LOUISVILLE — It's Sunday night at Louisville International Airport, and Sarah Moore of Bowling Green is waiting as patiently as she can. She's standing still, occasionally rising on her toes to peek through a security checkpoint.
Behind her are friends and family holding signs and flowers and waiting patiently, too.
Finally, Sarah Moore sees her daughter, and Lauren Moore walks straight to her mother. She carries only a small Nike bag from a retail store. Hugs are exchanged. The relief is evident on the face of the concerned mother — Lauren Moore, 28, of Bowling Green is home.
"I'm elated," Sarah Moore said. "I'm elated that she's here."
Only about 53 hours before Lauren Moore's arrival in Louisville, she was on a cruise ship off the coast of Italy. Then, crisis and tragedy struck — the liner, the Costa Concordia, ran aground and tipped over Friday. The accident resulted in the deaths of at least six people. Lauren Moore was stranded with only the clothes on her back, a cellphone and a wallet. She was half a world away from home without a passport.
Sarah Moore said her daughter arrived in Louisville wearing the same clothes she wore when she was rescued. Lauren Moore and four friends were booked on a 10-day Mediterranean cruise aboard the ship. The trip had been planned for more than a year.
"We are all very excited to be home and very thankful for everyone at home and in Italy who helped get us home," Lauren Moore said at the airport. "It took a lot of people to get us here, and we appreciate it."
Lauren Moore, a Bowling Green High School graduate who is pursuing a teaching degree at Western Kentucky University, hugged her sister, her father and friends who made the trip to Louisville to greet her as she got off her Delta Airlines flight late Sunday.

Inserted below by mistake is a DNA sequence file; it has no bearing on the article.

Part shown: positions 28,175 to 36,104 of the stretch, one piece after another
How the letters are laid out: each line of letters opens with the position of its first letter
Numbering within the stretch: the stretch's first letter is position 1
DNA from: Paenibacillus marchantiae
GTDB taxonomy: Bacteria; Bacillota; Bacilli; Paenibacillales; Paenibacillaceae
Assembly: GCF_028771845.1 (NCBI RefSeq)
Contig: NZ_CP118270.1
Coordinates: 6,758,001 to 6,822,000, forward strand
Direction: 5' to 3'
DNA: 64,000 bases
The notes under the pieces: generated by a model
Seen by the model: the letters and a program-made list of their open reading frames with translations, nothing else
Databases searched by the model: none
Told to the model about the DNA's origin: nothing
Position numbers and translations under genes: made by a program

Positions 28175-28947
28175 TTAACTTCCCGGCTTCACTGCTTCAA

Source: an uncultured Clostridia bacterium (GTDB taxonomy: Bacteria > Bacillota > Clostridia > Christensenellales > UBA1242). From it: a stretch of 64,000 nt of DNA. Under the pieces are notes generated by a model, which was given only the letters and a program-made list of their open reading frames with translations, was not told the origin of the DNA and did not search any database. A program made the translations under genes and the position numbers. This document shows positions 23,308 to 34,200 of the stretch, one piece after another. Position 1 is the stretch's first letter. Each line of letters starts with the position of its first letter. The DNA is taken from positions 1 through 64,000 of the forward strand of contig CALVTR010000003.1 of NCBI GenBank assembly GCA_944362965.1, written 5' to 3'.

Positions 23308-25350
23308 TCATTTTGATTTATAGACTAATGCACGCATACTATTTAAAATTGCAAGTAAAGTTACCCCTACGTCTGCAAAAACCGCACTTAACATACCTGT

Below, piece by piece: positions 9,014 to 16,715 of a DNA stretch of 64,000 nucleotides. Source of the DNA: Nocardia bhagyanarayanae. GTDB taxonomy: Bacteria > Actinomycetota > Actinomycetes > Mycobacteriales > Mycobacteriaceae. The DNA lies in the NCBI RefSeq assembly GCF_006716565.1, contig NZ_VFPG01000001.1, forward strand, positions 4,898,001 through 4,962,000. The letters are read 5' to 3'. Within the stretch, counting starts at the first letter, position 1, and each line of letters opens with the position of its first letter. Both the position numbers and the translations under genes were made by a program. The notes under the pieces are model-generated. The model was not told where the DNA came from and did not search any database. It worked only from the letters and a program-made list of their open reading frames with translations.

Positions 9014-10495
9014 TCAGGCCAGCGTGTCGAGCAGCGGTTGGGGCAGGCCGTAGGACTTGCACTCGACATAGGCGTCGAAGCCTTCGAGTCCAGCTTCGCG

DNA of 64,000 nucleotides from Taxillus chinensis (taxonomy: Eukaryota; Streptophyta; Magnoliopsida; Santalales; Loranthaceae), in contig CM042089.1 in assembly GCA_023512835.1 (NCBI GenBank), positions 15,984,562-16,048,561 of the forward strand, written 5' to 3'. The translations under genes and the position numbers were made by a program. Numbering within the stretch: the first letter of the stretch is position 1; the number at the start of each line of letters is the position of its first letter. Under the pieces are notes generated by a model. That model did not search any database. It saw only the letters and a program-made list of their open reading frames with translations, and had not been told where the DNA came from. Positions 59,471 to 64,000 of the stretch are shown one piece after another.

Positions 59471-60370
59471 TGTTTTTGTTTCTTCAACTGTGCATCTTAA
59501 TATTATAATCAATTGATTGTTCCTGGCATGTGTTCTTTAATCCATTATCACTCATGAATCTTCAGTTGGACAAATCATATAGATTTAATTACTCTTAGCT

But she wasn't quite ready to share the details of the night the ship capsized or about how she got back to the United States in such a short time.
"We had a lot of help getting home," Moore said. The scene on the boat as it went down was "scary and it was chaotic."
Her mother brought items to comfort her, including a blanket, a pillow, pajamas and house slippers.
Sarah Moore has been keeping abreast of Lauren Moore's whereabouts via occasional calls and text messages. She's not surprised by the strength her daughter displayed throughout the ordeal.
"She is a strong young woman," she said. "She knows what to do."
Lauren Moore began her journey home early Sunday, flying from Rome to Paris to Atlanta and finally to Louisville.
"She does like to travel, and she's smart, but no one is prepared for this type of thing," her mother said. "So she's savvy in many ways — this is nothing that's been experienced before and, hopefully, never again."
It wasn't until late Friday and early Saturday that Sarah Moore realized the magnitude of what her daughter went through.
By midday Saturday, Sarah Moore got a text message that Lauren was at the U.S. Embassy working to get a passport so she could get home.
Sarah Moore also alerted Sarah's sister, Leslie Moore, who lives in Lexington.
"At first, I didn't realize the gravity of it," Leslie Moore said. "I didn't picture that the boat sunk and people were scrambling to find land."
Lauren Moore said the cruise line hasn't told her anything about her luggage and personal items or about any compensation for her experience. Some media reports have indicated the cruise line's response has been slow.
"I'm trying not to be too critical, because I can only imagine how overwhelming it is," Sarah Moore said. "I can say there has been no assistance from the cruise company right now."